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Since 1 April 1996 Scotland has been divided into 32 Council Areas, each of which is governed by a unitary Council. Population, area and population density figures for each Council Area can be found here. A map of Council Areas Post 1996 is set out below.

Over the years Local Government in Scotland has been reorganised on a number of occasions. Up until 1890, there were 34 County Councils whose areas had evolved over the centuries from the mormaerdoms, stewartries and sheriffdoms of medieval Scotland. In 1890, these were reorganised into 33 County Councils, removing a number of enclaves and exclaves and producing a map that in some areas was much neater than the one it replaced. Maps of the Counties from 1890 to 1975 and Counties Before 1890 are set out below.

The biggest single change came in 1975. Counties were swept away, to be replaced by 12 Regions, with all those on the mainland being subdivided into between 3 and 19 Districts. A map of the Regions from 1975 to 1996 is set out below. You can also view a list of Regions and their Districts.

An equally dramatic change occurred in 1996 when the 12 regions were replaced by the current 32 Council Areas. Some of these reflect traditional counties that had disappeared in 1975, while others were based on Regions or Districts from the 1975 to 1996 era.

As a result of all these changes there remains considerable nostalgia amongst many in Scotland for the "lost" pre-1975 counties, and their names continue to crop up in descriptions of places and in addresses. You will even still find in fairly common use at least one name, Ross-shire, which technically ceased to exist in 1890.

The series of maps below move backwards in time, showing post-1996 Council areas; the 1975 Regions; the Counties introduced in 1890; and the pre-1890 Counties.

Key to Council Areas since 1996:

1. Inverclyde
2. Renfrewshire
3. West Dunbartonshire
4. East Dunbartonshire
5. City of Glasgow
6. East Renfrewshire
7. North Lanarkshire
8. Falkirk
9. West Lothian
10. City of Edinburgh
11. Midlothian
12. East Lothian
13. Clackmannanshire
14. Fife
15. City of Dundee
16. Angus
17. Aberdeenshire

Map Showing Council Areas of Scotland Since 1996Note About Image Copyright

Key to Council Areas since 1996:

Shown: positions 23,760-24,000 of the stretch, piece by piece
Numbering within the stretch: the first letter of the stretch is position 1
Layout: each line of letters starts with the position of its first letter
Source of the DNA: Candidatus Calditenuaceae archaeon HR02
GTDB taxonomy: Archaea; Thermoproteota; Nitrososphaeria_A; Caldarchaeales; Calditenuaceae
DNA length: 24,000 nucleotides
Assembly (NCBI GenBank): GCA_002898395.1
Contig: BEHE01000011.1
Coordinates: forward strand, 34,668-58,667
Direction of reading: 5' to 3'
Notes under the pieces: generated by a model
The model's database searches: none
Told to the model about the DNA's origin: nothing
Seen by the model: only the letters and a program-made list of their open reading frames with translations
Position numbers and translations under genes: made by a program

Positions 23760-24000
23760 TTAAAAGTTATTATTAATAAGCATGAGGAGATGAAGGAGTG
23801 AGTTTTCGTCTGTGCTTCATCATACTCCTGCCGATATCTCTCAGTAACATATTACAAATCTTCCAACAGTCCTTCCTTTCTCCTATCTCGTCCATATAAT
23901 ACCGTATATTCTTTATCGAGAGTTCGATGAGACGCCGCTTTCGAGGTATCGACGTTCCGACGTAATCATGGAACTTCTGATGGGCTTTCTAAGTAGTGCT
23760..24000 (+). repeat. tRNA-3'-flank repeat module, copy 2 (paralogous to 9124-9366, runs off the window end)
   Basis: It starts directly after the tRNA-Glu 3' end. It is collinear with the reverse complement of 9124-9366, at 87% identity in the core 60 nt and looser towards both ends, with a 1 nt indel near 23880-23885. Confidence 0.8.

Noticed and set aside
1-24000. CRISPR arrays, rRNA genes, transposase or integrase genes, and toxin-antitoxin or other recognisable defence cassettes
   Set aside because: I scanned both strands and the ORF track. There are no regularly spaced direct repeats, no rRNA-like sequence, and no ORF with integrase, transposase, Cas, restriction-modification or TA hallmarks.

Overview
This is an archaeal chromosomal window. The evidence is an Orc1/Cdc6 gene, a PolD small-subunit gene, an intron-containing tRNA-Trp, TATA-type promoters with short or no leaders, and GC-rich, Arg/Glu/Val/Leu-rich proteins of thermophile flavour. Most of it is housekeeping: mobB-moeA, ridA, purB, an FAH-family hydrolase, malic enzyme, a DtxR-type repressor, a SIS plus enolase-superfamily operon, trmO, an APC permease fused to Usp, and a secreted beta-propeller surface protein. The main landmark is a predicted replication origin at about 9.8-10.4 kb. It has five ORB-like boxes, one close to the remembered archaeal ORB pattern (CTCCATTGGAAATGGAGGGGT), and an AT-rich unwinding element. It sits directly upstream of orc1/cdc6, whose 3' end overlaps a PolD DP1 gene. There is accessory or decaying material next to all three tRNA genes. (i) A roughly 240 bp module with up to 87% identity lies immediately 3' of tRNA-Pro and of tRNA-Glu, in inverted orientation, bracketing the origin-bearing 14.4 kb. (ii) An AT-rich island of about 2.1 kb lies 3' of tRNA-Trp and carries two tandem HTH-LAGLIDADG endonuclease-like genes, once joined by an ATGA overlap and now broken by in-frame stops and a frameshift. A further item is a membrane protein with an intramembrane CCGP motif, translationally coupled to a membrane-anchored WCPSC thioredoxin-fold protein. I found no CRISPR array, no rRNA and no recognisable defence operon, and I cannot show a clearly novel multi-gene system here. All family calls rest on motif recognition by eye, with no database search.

18. City of Aberdeen
19. Moray
20. Highland
21. Na h-Eileanan Siar (Western Isles)
22. Argyll & Bute
23. Perth and Kinross
24. Stirling
25. North Ayrshire
26. East Ayrshire
27. South Ayrshire
28. Dumfries & Galloway
29. South Lanarkshire
30. Scottish Borders

Not Shown:

Orkney Islands
Shetland Islands


From 1975 to 1996 local government in Scotland had a two-tier structure. There were 12 Regions, most divided into between three and nineteen Districts each, though three were not divided. Some council functions were delivered by the Regional Councils, while others were delivered by the District Councils. For the first time the Western Isles were brought under a single locally-based administration. A list of the districts within each region is can be found here.

Map Showing Regions of Scdotland from 1975-1996Note About Image Copyright

Key to Regions, 1975-1996:

1. Strathclyde
2. Dumfries and Galloway
3. Scottish Borders
4. Lothian
5. Central
6. Fife
7. Tayside
8. Grampian
9. Highland
10. Western Isles

Not Shown:

Orkney Islands
Shetland Islands


In 1890 Local Government in Scotland was reorganised into 33 County Councils. This system was to remain in place until 1975. The map was much neater than that in place before 1890, with only one exclave remaining, of Dunbartonshire (the name was changed from Dumbartonshire in the early 1900s) squeezed between Stirlingshire and Lanarkshire. The Western Isles remained spit between two counties whose county towns were at distant Dingwall and Inverness.

Key to Counties, 1890-1975:

1. Caithness
2. Sutherland
3. Ross and Cromarty
4. Inverness-shire
5. Nairnshire
6. County of Moray
7. Banffshire
8. Aberdeenshire
9. Kincardineshire
10. Angus (Forfarshire until 1928)
11. Perthshire
12. Argyll
13. County of Bute
14. Ayrshire
15. Renfrewshire
16. Dunbartonshire
17. Stirlingshire
18. Clackmannanshire
19. Kinross-shire
20. Fife
21. East Lothian (Haddingtonshire until 1921)
22. Midlothian (County of Edinburgh until 1921)

Map Showing Counties of Scotland from 1890Note About Image Copyright

23. West Lothian (Linlithgowshire until 1921)
24. Lanarkshire
25. Peeblesshire
26. Selkirkshire
27. Berwickshire
28. Roxburghshire
29. Dumfriesshire
30. Kirkcudbrightshire
31. Wigtownshire

Not Shown:

Orkney
Zetland


Up until 1890, Local Government in Scotland comprised 34 County Councils whose areas had evolved over the centuries from the mormaerdoms, stewartries and sheriffdoms of medieval Scotland. Because of this background, the arrangements were chaotic in places, with numerous enclaves and exclaves: islands of one county surrounded by another. Cromartyshire, which comprised a series of small areas scattered across Ross-shire, was the most obvious example. It is also striking how Lewis was governed as part of distant Ross-shire, while Harris and the Uists formed part of even more distant Inverness-shire.

Key to Counties, Pre-1890:

1. Caithness
2. Sutherland
3. Ross-shire
4. Cromartyshire
5. Inverness-shire
6. Nairnshire
7. County of Moray
8. Banffshire
9. Aberdeenshire
10. Kincardineshire
11. Forfarshire
12. Perthshire
13. Argyll
14. County of Bute
15. Ayrshire
16. Renfrewshire
17. Dumbartonshire
18. Stirlingshire
19. Clackmannanshire
20. Kinross-shire
21. Fife
22. Linlithgowshire
23. County of Edinburgh
24. Haddingtonshire
25. Berwickshire

Map Showing Counties of Scotland pre-1896Note About Image Copyright

26. Roxburghshire
27. Dumfriesshire
28. Kirkcudbrightshire
29. Wigtownshire
30. Lanarkshire
31. Selkirkshire
32. Peeblesshire

Not Shown:

Orkney
Zetland


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